And yet, all of that said, the ability of the dictatorship to overcome innumerable challenges to the system has not only been amply demonstrated, but stiffens the spine of these heavily invested in its survival. Of course, it also motivates those determined to reform the system.
An outcome with a low probability over the short-to-medium term hinges on whether the U.S. Congress modifies or abolishes the Helms-Burton Act, which governs American relations with Cuba, and the Cuban government changing its prohibition of investments from the Cuban diaspora. Should these events take place (regardless of which comes first), there exists in the Cuban community abroad a real nostalgia for their erstwhile country and arguably more capital – through remittances and direct foreign investments – than could be available from U.S. foreign aid or international lending agencies.
Potential changes in the sugar sector are one prominent, potential outcome. The traditional Cuban saying, “sin azucar no hay pais” – without sugar, there is no country – describes one of the great ironies of the nation divided between island and diaspora.
The case of the Fanjul family is illustrative. With their sugar holdings expropriated by the Revolution, the Fanjuls invested what they managed to get out of Cuba in Florida sugar. By 2019, the Fanjul Corporation was worth $8 billion and produced 7 million tons of cane – six times what Cuba as a whole produced that year. The senior Fanjul, Alfonso (“Alfy”), traveled to Cuba in 2012 and 2013 and, “with tears in his eyes,” visited his family’s colonial-era home. He told the Washington Post that “under special circumstances” he would be willing to invest in Cuba: namely, Cuba would have to roll back many of its baked-in, anti-free trade and private property laws and take a more positive attitude toward the Cuban American community. Partly because of the opposition of powerful Cuban American politicians, chances of either happening in the near or medium term at the moment seem very slim.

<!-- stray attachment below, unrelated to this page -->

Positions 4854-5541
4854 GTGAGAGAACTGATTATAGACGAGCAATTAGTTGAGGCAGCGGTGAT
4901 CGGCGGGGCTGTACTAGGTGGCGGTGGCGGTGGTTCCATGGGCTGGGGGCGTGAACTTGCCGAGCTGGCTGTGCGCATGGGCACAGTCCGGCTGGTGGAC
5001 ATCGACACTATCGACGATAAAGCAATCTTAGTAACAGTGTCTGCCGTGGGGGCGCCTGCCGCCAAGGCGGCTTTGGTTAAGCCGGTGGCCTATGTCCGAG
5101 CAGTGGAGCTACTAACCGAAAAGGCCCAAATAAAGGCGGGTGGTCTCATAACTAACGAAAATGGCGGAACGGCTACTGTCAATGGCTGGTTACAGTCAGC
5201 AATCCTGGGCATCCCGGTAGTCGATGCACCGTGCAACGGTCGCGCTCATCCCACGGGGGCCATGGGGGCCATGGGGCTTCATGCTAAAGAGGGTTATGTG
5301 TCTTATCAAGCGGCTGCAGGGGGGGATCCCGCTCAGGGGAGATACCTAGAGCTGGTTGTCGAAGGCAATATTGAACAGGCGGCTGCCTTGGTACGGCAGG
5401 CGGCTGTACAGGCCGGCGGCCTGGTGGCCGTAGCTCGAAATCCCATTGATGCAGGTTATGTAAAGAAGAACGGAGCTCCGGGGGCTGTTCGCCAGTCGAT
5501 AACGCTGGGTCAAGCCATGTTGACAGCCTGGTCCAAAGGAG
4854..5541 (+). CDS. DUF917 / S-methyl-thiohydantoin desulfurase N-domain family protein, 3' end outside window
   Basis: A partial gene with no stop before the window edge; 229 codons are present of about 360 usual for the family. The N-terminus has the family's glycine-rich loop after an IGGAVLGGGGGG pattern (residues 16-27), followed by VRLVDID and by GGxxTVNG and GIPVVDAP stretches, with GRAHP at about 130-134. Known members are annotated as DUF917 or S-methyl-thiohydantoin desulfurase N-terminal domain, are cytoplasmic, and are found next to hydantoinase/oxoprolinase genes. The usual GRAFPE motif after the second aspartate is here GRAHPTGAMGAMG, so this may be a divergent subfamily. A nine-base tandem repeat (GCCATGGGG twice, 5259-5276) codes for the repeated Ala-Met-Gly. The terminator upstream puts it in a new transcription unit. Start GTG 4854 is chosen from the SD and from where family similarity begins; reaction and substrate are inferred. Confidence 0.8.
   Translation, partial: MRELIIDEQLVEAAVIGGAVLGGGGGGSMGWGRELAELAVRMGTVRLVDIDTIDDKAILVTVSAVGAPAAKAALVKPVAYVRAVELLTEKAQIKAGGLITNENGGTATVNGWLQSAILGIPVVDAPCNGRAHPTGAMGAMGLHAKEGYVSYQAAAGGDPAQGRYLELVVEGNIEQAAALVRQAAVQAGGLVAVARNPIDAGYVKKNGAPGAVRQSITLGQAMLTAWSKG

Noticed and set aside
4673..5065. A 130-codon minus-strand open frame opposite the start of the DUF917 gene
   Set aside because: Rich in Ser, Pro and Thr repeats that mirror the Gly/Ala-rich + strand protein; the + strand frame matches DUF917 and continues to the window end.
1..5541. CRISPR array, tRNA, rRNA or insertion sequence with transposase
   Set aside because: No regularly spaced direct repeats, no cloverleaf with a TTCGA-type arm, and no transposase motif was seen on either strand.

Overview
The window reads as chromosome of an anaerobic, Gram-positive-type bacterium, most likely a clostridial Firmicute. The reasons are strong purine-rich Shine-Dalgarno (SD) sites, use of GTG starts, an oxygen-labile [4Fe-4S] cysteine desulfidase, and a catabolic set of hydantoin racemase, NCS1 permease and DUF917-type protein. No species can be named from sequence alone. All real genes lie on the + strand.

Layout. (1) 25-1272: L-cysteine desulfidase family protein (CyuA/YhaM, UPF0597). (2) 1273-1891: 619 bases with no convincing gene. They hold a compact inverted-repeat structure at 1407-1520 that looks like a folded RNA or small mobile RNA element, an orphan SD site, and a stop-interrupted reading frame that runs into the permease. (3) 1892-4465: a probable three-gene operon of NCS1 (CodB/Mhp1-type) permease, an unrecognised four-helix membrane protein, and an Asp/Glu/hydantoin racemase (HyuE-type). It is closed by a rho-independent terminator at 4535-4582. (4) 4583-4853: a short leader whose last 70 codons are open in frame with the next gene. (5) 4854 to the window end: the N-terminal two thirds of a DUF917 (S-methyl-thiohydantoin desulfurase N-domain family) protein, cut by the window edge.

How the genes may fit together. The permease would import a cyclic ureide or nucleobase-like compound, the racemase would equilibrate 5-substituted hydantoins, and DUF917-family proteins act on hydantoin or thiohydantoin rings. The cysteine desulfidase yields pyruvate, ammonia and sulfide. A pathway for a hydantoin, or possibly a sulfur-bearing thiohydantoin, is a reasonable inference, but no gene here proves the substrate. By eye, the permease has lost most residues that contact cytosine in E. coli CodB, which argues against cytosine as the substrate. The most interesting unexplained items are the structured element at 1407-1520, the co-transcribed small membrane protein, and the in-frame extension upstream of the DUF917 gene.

A scenario with very long odds but one that is not to be ignored would see the rise of a modernizing Cuban military.
The Cuban government is certainly conscious of the possibility. Most telling is their reaction to the recent seminar held at the University of St. Louis campus in Madrid where the role of the Cuban military was discussed. In a presentation to the conference, former Spanish President Felipe Gonzalez described the role of the Spanish armed forces in making possible the transition to democracy. Other cases discussed were those of Peru, Venezuela, and Turkey. Among the Cubans present were Yunior Garcia Aguilera, the main leader of the Archipelago Movement, and veteran oppositionist Manuel Cuesta Morua.
The former was later forcefully confined to his house before going into exile; the latter incarcerated. Meanwhile, in a subsequent Cuban television program, a “secret agent” called Leonardo revealed that he had been present at the conference, which he described as “a training seminar on how to subvert the Cuban military.”
Some 25 percent of the Central Committee of the CCP’s Political Bureau belong to the military. They are managing an estimated 75 percent of the economy. The military, with its 35,000 members – and not the 800,000 members of the Communist Party – is now the leadership institution in Cuba. (Bloomberg published a revealing report on General Luis Alberto Rodríguez, chairman of the largest business empire in Cuba, a conglomerate that comprises at least 57 companies owned by the military.)